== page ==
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Arcadocypriot Greek
RegionArcadia, Cyprus
Erac. 1200 – 300 BC[citation needed]
Early forms
Greek alphabet
Cypriot syllabary
Language codes
ISO 639-3
Distribution of Greek dialects in Greece in the classical period.[1]

Arcadocypriot, or southern Achaean, was an ancient Greek dialect spoken in Arcadia in the central Peloponnese and in Cyprus. Its resemblance to Mycenaean Greek, as it is known from the Linear B corpus, suggests that Arcadocypriot is its descendant.

In Cyprus the dialect was written using solely the Cypriot syllabary. The most extensive surviving text of the dialect is the Idalion Tablet.[2] A significant literary source on the vocabulary comes from the lexicon of 5th century AD grammarian Hesychius.


Proto-Arcadocypriot (around 1200 BC) is supposed to have been spoken by Achaeans in the Peloponnese before the arrival of Dorians, so it is also called southern Achaean. The isoglosses of the Cypriot and Arcadian dialects testify that the Achaeans had settled in Cyprus. As Pausanias reported:

Agapenor, the son of Ancaeus, the son of Lycurgus, who was king after Echemus, led the Arcadians to Troy. After the capture of Troy the storm that overtook the Greeks on their return home carried Agapenor and the Arcadian fleet to Cyprus, and so Agapenor became the founder of Paphos, and built the sanctuary of Aphrodite at Palaepaphos (Old Paphos).[3]

The establishment happened before 1100 BC. With the arrival of Dorians in the Peloponnese, a part of the population moved to Cyprus, and the rest was limited to the Arcadian mountains.

According to John T Hooker, the preferable explanation for the general historico-linguistic picture is

that in the Bronze Age, at the time of the great Mycenaean expansion, a dialect of a high degree of uniformity was spoken both in Cyprus and in the Peloponnese but that at some subsequent epoch the speakers of West Greek intruded upon the Peloponnese and occupied the coastal states, but made no significant inroads into Arcadia.[4]

Later developments

After the collapse of the Mycenaean world, communication ended, and Cypriot was differentiated from Arcadian. It was written until the 3rd century BC using the Cypriot syllabary.[5][6]

Tsan was a letter in use only in Arcadia until around the 6th century BC. Arcadocypriot kept many characteristics of Mycenaean, early lost in Attic and Ionic, such as the /w/ sound (digamma).



Arcadian word English transliteration Meaning Other Greek dialects
ἀμφιδεκάτη amphidekatê 21st of the month ἡ μετὰ εἰκάδα ἡμέρα (ampheikas)(dekatê tenth)
ἄνωδα anôda up-side Attic ἄνωθε anôthe
ἄρμωλα armôla or ἀρμώμαλα armômala food seasoning Attic ἀρτύματα artymata; ἀρτύω artyo
ἄσιστος asistos nearest Attic ἄγχιστος anchistos
δάριν darin or dareir span of all fingers; see Ancient Greek units of measurement Attic σπιθαμή spithame, inch)
Ἑκατόμβαιος Hecatombaios epithet for Apollo in Athens and for Zeus in Gortys (Arcadia) and Gortyna, Crete
Ϝιστίαυ Wistiau Attic Hestiou, eponym genitive of Hestios; Cf.Hestia and gistia)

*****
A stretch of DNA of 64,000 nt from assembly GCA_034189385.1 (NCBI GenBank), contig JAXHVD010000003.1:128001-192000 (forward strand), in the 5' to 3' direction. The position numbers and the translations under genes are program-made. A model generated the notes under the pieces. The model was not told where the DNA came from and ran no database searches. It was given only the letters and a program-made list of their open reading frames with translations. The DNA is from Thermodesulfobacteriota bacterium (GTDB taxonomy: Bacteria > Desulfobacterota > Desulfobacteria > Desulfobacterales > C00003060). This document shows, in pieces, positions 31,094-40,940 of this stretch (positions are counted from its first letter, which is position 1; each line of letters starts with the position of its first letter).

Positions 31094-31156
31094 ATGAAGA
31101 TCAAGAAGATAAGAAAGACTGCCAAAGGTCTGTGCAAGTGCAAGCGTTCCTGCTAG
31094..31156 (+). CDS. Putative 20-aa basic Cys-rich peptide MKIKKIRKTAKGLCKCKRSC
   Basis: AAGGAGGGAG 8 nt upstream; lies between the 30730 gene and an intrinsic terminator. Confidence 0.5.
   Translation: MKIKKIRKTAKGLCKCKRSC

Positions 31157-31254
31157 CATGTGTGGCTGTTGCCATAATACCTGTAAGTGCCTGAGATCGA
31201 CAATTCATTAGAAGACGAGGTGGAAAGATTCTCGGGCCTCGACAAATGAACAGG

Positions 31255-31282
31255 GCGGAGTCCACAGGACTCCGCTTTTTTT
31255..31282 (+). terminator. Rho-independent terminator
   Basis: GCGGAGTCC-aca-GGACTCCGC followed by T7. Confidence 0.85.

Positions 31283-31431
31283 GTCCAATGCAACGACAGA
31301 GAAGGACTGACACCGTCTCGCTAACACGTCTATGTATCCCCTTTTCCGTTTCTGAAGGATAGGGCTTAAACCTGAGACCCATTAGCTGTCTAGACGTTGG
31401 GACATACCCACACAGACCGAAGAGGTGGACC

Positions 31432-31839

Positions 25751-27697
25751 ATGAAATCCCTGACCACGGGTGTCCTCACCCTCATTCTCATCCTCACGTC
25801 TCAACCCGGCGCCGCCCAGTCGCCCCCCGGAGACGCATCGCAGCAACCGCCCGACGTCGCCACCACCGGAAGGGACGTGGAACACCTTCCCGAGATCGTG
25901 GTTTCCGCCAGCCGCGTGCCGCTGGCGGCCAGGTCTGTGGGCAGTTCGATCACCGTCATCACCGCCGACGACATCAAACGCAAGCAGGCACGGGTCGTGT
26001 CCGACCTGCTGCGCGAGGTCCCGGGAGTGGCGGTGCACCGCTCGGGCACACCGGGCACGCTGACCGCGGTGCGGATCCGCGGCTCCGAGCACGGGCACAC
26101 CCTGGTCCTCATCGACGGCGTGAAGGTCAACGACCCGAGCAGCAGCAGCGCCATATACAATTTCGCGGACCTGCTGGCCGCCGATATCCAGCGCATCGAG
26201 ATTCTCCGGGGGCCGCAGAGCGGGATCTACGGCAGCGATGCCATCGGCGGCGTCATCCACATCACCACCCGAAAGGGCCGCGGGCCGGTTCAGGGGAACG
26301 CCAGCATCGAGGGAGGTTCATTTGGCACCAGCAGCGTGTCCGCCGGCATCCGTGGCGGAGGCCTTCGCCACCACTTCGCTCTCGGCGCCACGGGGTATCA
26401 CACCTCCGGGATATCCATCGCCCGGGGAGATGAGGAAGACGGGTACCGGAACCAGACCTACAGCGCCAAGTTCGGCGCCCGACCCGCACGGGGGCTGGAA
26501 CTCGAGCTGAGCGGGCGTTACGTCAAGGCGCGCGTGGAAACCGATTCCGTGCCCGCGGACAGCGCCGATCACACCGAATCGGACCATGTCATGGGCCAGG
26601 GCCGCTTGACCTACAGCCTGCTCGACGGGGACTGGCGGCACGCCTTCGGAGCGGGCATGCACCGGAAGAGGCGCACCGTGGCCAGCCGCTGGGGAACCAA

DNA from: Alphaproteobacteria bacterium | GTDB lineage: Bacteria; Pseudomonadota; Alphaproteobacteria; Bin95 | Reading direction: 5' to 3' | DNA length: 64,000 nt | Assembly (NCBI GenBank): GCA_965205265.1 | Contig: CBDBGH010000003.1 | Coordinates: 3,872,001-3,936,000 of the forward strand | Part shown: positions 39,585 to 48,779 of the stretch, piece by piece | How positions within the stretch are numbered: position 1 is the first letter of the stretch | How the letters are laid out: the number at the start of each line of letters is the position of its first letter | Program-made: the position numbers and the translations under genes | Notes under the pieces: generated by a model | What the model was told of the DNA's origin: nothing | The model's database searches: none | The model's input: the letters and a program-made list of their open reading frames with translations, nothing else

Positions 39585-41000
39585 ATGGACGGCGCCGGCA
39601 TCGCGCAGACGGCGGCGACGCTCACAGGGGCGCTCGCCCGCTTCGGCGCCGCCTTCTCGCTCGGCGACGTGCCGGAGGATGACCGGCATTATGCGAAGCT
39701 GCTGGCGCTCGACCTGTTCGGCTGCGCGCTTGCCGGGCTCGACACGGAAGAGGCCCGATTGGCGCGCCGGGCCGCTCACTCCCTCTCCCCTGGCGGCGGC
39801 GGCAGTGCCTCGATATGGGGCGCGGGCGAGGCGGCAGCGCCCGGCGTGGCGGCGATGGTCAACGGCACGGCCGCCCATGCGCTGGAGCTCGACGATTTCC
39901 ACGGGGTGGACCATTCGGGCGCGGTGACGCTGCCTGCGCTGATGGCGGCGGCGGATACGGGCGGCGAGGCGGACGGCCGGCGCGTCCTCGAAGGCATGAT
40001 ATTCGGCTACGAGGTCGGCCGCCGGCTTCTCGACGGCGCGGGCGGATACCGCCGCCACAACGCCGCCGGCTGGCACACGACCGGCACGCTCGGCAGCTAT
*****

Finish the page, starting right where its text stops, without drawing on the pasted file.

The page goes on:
ϝοῖνος woinos wine Cypriot, Cretan, Delphic, Magna Graecian; Attic oinos
ζέλλω zellô "throw, put, let, cast" Attic βάλλω ballô
ζέρεθρον zerethron pit (Homeric, Attic βέρεθρον berethron; (Koine barathron)
θύρδα thyrda outside Attic ἔξω exô, thyra door; (Paphian θόρανδε thorande
ἴν in in, inside Attic en; Cypriot id.
κάθιδος kathidos water-jug Attic ὑδρία hydria; (Tarentine huetos)
κάς kas and Attic καί kai; Cypriotic id.
κίδαρις kidaris Arcadian dance (Athenaeus 14.631d.)[7] and Demetra Kidaria in Arcadia.
κόρϝα korwa girl Attic korê; Pamphylian name Κορϝαλίνα Korwalina
Κορτύνιοι Kortynioi (Kortys or Gortys (Arcadia))
κυβήβη kubêbê boot, shoe Attic hypodema
Λῆναι Lênai Bacchae (Lenaeus Dionysus, Lenaia festival
μωρίαι môriai horses, cattle
οὔνη ounê or ounei come on! Go! Attic δεῦρο, δράμε deuro, drame
πέσσεται pessetai it is cooked, roasted Attic ὀπτᾶται optatai
πος pos towards, into Attic προς pros; Cypriot id. !

ποσκατυβλάψη[8] poskatublapse (Attic proskatablapsei)

σίς[9] sis who, anyone Attic tis; Laconian tir; Thessalian kis; Cypr. sis (si se)



See also


  1. ^ Roger D. Woodard (2008), "Greek dialects", in: The Ancient Languages of Europe, ed. R. D. Woodard, Cambridge: Cambridge University Press, p. 51.
  2. ^ Georgiadou, Anna (2015). "The Tablet of Idalion (ICS 217)". Kyprios Character. History, Archaeology & Numismatics of Ancient Cyprus.
  3. ^ Pausanias, Description of Greece 8.5.1 Archived 2008-01-26 at the Wayback Machine
  4. ^ John T Hooker, Mycenaean Greece (Routledge Revivals). Archived 2015-12-24 at the Wayback Machine Routledge, 2014 ISBN 1317751221 p164
  5. ^ Kypros, Salamis, c. 600 BC [1] Archived 2011-07-16 at the Wayback Machine
  6. ^ Kypros — Kourion ~320 BC [2] Archived 2011-07-16 at the Wayback Machine
  7. ^ Mortals and Immortals [3] Archived 2016-12-24 at the Wayback Machine by Jean-Pierre Vernant
  8. ^ Arkadia — Tegea — 4th century BC IG V,2 6 38 Archived 2011-07-16 at the Wayback Machine
  9. ^ Arkadia — Mantineiastoichedon. — 5th century BC [4] Archived 2011-07-16 at the Wayback Machine
  10. ^ "LSJ". Archived from the original on 2022-01-26. Retrieved 2021-02-20.
  11. ^ Aristotle, Poetics, XXI [5] Archived 2007-12-19 at the Wayback Machine


Further reading